Another gene mutation that may play a role in causing signs and symptoms of PD is the PINK1 gene mutation. PINK1 mutations are associated with autosomal recessive, early-onset PD (Hilker et al., 2012). The PINK1 gene codes for a protein, PTEN, which is found in the mitochondria of cells throughout the body. The protein, PTEN, is thought to play a protective role in response to oxidative stress (Nuytemans et al., 2010). Normal PTEN protein inhibits apoptosis; the PTEN protein resulting from mutation of the PINK1 gene does not and may therefore contribute to increased neuronal cell death.
Not only are there genetic links, there are also environmental and toxin exposures that have been linked to PD. One such environmental link is a neurotoxin known as MPTP (l-methyl-4-phenyl-l,2,3,6-tetrahydropyridine; Smeyne & Jackson-Lewis, 2005). A number of drug users presented with symptoms of PD after injecting themselves with illegal narcotics contaminated with the neurotoxin MPTP. This led to research exploring the role of MPTP, and it was determined that the neurotoxin destroyed the dopaminergic neurons, leading to permanent symptoms similar to that of PD (Smeyne & Jackson Lewis, 2005).
Another reported environmental toxin that has been linked to symptoms of PD is rotenone, a chemical that is used as a broad-spectrum pesticide and insecticide (Franco, Li, Rodriguez-Rocha, Bums, & Panayiotidis, 2010). Although further research is needed to determine the exact correlation between this toxin and PD, previous animal research showed that injection of this chemical toxin resulted in these rats developing symptoms similar to that of PD (Franco et al., 2010). Although there is no definitive link between environmental toxins and development of PD, it is hypothesized that increased exposure to such toxins increases the likelihood of developing PD.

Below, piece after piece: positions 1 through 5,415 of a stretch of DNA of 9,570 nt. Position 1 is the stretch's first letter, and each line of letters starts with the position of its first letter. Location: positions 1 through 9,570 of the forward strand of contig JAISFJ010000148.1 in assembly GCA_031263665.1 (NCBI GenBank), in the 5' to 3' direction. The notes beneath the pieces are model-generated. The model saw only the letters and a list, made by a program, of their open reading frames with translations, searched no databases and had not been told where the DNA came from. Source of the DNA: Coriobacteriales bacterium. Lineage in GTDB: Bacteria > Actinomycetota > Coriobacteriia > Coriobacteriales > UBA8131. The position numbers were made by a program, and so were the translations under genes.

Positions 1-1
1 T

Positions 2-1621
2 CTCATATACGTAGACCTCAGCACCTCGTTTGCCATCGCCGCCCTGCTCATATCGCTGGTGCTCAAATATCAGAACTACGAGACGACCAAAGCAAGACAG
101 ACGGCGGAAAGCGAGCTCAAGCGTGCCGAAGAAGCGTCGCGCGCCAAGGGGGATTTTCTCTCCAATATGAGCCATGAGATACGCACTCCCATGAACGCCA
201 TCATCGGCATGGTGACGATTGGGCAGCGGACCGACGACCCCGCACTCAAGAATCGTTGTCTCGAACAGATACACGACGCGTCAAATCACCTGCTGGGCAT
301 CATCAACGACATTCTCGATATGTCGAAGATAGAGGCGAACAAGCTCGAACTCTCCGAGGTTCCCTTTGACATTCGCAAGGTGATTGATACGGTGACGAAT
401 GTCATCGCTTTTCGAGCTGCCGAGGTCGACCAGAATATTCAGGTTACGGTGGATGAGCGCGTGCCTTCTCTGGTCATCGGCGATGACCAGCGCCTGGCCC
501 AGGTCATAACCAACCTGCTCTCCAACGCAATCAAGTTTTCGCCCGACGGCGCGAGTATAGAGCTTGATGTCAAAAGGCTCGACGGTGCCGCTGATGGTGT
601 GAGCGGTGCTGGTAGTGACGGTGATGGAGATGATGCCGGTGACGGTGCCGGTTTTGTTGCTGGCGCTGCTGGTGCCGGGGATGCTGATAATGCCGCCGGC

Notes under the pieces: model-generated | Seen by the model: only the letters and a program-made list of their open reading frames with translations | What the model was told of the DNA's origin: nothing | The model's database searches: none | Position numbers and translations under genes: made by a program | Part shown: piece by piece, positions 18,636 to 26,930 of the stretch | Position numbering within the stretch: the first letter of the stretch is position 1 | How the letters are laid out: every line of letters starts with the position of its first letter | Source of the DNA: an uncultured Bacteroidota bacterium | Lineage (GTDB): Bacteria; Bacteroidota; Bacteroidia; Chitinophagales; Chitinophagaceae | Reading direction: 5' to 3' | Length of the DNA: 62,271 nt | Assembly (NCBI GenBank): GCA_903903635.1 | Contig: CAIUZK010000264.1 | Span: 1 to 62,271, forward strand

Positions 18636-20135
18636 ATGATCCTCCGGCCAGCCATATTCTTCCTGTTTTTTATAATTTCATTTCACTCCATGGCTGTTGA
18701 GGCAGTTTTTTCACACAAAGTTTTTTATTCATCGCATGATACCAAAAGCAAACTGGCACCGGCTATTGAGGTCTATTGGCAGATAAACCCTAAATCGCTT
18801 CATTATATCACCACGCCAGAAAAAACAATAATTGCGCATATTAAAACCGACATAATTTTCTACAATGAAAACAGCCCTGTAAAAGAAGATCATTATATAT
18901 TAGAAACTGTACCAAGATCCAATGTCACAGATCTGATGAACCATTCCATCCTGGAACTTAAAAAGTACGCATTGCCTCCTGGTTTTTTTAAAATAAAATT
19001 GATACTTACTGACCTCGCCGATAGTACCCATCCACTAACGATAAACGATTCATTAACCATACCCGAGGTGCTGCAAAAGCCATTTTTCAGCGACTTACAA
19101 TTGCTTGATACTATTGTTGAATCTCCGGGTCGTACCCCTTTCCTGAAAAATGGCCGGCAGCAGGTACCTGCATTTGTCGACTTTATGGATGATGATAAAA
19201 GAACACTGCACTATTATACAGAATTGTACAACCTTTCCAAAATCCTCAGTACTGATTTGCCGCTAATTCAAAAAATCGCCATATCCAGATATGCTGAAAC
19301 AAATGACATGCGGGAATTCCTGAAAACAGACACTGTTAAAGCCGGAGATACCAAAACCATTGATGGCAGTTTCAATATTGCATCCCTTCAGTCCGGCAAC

In summary, PD has been linked to genetic mutations, environmental toxins, or a combination of the two. Aging is also an identified risk factor. However, genetic mutations, environmental toxins, and aging are factors that account for less than 15% of all PD cases; the remaining cases are idiopathic. Scientists continue to research in the hopes of understanding the exact progression of events that lead to the depletion of dopamine.
PD is hallmarked by loss of dopaminergic neurons of the substantia nigra, which are vital for fluid and smooth motor movement. Dopaminergic stimulation increases direct pathway excitation and decreases indirect pathway inhibition. Loss of these dopaminergic neurons leads to an imbalance between excitation and inhibition (Bergman & Deuschl, 2002). Specifically, there is an increased excitation of the indirect pathway (and inhibition) rather than a balance between both indirect and direct pathways. The increased stimulation of the indirect pathway causes increased inhibition of neurons in the thalamus, thus leading to increased inhibition of motor neurons in the cortex. The resulting effect is an overall decrease in motor function (Rodriguez-Oroz et al., 2009). The specific cause or mechanism of substantia nigra cell loss in PD is not understood.